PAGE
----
Report: Nevada Road, Schools, Drinking Water Substandard

By: Associated Press
By: Associated Press

About one quarter of Nevada's roads are in poor or mediocre condition, and it will cost more than $600 million to maintain the state's drinking water delivery system over the next 20 years, according to a report released Thursday by the American Society of Civil Engineers.

The national report assessed the quality of infrastructure in states and issued report cards on its findings. The report concluded the nation's transportation, water and energy systems have shown little improvement since they were given an overall grade of D-plus in 2001.

In Nevada, the report warned that roads, schools and drinking water infrastructure need serious attention.

It said 24 dams are deemed insufficient by the state, and 16 percent of Nevada's bridges are structurally deficient or functionally obsolete.

Driving on roads in need of repair costs Nevada motorists $212 million in extra vehicle repairs and operating costs - $160 per motorist, the civil engineers found.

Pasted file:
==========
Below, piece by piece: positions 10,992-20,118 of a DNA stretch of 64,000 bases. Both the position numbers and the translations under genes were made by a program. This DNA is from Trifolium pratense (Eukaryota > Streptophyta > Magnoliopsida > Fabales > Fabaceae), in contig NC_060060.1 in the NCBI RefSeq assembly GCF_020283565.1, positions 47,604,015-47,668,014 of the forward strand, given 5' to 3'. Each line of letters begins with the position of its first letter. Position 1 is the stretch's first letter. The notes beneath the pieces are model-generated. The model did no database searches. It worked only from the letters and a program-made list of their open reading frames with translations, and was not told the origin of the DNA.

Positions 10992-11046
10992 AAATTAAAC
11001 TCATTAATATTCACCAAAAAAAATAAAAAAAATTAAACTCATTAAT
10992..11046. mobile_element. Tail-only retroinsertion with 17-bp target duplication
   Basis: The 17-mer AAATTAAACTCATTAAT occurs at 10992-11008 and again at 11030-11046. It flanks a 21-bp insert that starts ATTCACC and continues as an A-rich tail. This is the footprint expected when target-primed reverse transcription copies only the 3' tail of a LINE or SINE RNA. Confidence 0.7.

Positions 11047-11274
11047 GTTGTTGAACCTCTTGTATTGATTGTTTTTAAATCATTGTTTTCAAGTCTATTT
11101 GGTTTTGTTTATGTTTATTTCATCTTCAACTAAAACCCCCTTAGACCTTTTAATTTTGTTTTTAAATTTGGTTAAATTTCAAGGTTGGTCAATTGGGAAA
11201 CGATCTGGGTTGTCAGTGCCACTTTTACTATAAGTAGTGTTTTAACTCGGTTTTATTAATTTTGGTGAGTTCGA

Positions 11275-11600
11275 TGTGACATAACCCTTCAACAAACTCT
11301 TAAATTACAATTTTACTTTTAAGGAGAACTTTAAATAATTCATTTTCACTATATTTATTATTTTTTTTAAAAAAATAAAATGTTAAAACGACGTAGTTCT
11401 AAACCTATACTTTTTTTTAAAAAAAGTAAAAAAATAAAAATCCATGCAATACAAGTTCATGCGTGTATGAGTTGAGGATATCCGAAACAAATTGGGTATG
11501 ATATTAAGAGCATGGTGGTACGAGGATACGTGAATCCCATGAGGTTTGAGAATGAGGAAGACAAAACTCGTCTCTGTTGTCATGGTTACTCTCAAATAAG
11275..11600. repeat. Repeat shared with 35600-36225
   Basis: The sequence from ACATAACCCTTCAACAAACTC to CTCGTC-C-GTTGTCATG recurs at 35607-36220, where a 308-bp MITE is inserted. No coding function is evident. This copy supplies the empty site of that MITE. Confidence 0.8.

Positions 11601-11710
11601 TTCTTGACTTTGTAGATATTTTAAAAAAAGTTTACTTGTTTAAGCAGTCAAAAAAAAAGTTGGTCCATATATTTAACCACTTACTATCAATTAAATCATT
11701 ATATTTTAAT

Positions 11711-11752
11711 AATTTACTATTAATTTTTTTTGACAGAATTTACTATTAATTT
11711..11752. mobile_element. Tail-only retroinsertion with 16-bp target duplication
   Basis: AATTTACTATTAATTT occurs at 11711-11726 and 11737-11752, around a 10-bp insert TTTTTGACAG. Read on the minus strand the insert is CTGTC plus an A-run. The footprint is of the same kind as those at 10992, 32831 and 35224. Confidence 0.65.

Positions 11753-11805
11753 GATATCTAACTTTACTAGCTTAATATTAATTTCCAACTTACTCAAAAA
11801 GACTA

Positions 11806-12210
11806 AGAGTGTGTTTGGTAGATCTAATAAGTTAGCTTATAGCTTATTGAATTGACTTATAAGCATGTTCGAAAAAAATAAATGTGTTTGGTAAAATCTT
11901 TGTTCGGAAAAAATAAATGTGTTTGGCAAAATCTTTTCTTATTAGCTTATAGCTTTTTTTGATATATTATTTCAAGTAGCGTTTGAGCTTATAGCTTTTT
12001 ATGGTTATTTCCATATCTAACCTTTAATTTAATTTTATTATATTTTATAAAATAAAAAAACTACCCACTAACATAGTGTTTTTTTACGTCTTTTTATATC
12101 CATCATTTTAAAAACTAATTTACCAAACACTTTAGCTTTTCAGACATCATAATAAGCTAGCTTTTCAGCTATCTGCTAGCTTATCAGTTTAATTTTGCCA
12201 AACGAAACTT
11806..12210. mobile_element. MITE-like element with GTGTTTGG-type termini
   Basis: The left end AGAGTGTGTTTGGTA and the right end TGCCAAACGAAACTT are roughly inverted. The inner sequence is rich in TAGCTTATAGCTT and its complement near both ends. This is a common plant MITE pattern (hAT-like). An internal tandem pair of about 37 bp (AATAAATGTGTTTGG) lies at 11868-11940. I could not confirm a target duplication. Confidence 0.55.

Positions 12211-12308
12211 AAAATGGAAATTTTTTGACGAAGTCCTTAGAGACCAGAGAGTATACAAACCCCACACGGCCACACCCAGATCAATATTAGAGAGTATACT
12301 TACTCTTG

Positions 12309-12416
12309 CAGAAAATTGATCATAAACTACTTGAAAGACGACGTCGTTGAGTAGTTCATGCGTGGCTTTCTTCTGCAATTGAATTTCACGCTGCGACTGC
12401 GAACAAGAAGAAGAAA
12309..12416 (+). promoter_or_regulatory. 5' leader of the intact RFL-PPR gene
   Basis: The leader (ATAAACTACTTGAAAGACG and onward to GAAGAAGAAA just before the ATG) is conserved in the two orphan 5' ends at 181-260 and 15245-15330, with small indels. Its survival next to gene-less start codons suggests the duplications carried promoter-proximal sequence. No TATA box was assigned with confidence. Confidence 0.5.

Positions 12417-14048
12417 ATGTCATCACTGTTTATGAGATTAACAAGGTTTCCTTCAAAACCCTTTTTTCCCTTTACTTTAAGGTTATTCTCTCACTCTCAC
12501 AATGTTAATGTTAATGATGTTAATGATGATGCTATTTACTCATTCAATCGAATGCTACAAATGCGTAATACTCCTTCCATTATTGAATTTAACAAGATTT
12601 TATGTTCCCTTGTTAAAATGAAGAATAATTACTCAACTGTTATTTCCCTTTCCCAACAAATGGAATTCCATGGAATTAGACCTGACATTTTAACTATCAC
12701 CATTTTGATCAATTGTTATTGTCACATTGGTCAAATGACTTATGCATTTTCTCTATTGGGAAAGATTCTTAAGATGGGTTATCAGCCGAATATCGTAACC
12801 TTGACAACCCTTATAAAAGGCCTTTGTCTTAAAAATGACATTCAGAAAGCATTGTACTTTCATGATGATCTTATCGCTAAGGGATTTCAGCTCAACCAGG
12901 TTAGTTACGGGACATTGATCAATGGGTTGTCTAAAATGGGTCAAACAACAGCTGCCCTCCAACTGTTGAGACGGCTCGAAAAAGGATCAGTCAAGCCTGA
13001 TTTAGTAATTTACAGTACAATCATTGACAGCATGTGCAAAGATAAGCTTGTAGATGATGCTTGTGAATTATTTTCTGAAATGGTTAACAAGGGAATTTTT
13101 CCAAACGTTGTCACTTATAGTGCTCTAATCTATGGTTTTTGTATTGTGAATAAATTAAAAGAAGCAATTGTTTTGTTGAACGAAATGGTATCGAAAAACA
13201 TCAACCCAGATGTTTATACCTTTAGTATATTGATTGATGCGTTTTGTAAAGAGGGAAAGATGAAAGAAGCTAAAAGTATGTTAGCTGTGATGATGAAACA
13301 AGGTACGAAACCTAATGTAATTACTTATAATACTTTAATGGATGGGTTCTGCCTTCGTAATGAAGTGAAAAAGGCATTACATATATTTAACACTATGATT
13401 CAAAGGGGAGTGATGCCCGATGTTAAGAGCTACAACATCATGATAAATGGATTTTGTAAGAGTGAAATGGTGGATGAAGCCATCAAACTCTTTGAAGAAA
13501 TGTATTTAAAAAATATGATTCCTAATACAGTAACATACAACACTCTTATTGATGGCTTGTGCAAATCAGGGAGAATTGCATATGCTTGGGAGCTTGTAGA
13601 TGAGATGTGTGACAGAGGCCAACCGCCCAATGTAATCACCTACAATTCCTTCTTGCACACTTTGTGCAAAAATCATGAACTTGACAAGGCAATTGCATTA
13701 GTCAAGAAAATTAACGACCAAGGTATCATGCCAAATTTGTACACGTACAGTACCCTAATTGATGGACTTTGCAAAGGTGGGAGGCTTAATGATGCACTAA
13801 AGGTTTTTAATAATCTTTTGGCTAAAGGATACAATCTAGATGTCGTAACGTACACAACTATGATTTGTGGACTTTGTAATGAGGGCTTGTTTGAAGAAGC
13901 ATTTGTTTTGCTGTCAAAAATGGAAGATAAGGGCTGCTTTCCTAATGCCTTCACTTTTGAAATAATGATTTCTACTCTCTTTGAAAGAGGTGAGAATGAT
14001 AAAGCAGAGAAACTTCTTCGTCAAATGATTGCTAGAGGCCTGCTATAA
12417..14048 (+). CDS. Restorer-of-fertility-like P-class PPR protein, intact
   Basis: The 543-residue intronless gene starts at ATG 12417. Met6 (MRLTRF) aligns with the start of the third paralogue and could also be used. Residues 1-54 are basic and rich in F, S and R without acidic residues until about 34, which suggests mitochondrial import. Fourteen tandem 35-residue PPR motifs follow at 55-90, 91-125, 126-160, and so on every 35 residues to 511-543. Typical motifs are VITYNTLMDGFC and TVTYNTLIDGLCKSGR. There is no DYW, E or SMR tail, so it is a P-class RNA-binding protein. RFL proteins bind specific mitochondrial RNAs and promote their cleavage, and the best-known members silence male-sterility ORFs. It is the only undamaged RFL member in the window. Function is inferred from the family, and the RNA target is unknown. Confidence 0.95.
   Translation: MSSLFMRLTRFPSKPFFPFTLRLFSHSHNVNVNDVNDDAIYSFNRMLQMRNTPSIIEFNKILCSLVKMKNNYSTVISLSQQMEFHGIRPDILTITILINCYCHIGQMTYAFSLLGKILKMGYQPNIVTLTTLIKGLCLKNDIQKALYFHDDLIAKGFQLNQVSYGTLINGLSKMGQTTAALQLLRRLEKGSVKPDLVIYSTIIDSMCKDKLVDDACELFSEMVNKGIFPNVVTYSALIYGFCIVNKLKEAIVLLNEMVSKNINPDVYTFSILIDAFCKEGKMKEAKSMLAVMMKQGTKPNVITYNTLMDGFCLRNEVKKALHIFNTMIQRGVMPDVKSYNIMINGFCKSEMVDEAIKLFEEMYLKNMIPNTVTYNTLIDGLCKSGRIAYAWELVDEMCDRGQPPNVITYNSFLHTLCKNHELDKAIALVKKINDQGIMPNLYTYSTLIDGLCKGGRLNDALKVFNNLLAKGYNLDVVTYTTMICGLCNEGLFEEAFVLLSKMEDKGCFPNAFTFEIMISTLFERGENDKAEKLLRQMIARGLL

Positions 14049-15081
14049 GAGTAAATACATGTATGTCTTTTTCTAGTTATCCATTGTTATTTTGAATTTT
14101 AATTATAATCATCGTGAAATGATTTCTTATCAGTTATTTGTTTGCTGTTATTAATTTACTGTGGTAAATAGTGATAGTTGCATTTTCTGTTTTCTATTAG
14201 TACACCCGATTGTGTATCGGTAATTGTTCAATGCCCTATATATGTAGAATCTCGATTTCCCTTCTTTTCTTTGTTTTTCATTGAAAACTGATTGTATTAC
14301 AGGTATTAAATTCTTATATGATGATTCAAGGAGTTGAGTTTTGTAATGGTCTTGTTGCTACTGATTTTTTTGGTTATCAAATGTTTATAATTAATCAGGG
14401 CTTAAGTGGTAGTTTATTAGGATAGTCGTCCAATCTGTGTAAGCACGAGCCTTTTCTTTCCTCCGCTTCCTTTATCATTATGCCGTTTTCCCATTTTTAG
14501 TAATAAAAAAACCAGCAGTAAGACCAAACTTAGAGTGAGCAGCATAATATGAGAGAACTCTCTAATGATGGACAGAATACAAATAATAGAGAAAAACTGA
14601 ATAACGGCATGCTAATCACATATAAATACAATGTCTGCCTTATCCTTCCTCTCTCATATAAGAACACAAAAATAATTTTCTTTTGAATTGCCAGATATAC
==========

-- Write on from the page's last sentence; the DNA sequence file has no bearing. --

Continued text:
A Nevada Department of Transportation spokesman disagreed with some of the report's findings.

"We feel that our state highways are in good shape," Scott Magruder said. "You'd be hard pressed to find a poor highway in Nevada on the state system. Find a poor road and bring it to our attention."

Vince Alberta, a spokesman with the Las Vegas Valley Water District that serves more than a 1 million customers, also took issue with the report.

"Our infrastructure is very modern," he said. "In southern Nevada we have some of the most technologically advanced water treatment systems in the world, and we meet or exceed all federal water drinking standards. Our challenge is managing the water resources."

Nevada schools didn't fare much better in the report, which stated that 42 percent of them had some sort of physical deficiency. Also, 57 percent of the Nevada's schools have at least one unsatisfactory environmental condition that involves heating, ventilation or air conditioning.

The report card wasn't all bad news. One civil engineer from Las Vegas praised efforts to keep pace with the state's population explosion.

"The state, county and municipalities have done an outstanding job keeping up with growth in the area," the engineer wrote. "However, the rate of growth is such that they are continually trailing demands."

The Nevada report was based on statistics gathered by state and federal agencies, a spokeswoman for the civil engineer's society said.

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On the Net:

The report card: http://www.asce.org/reportcard


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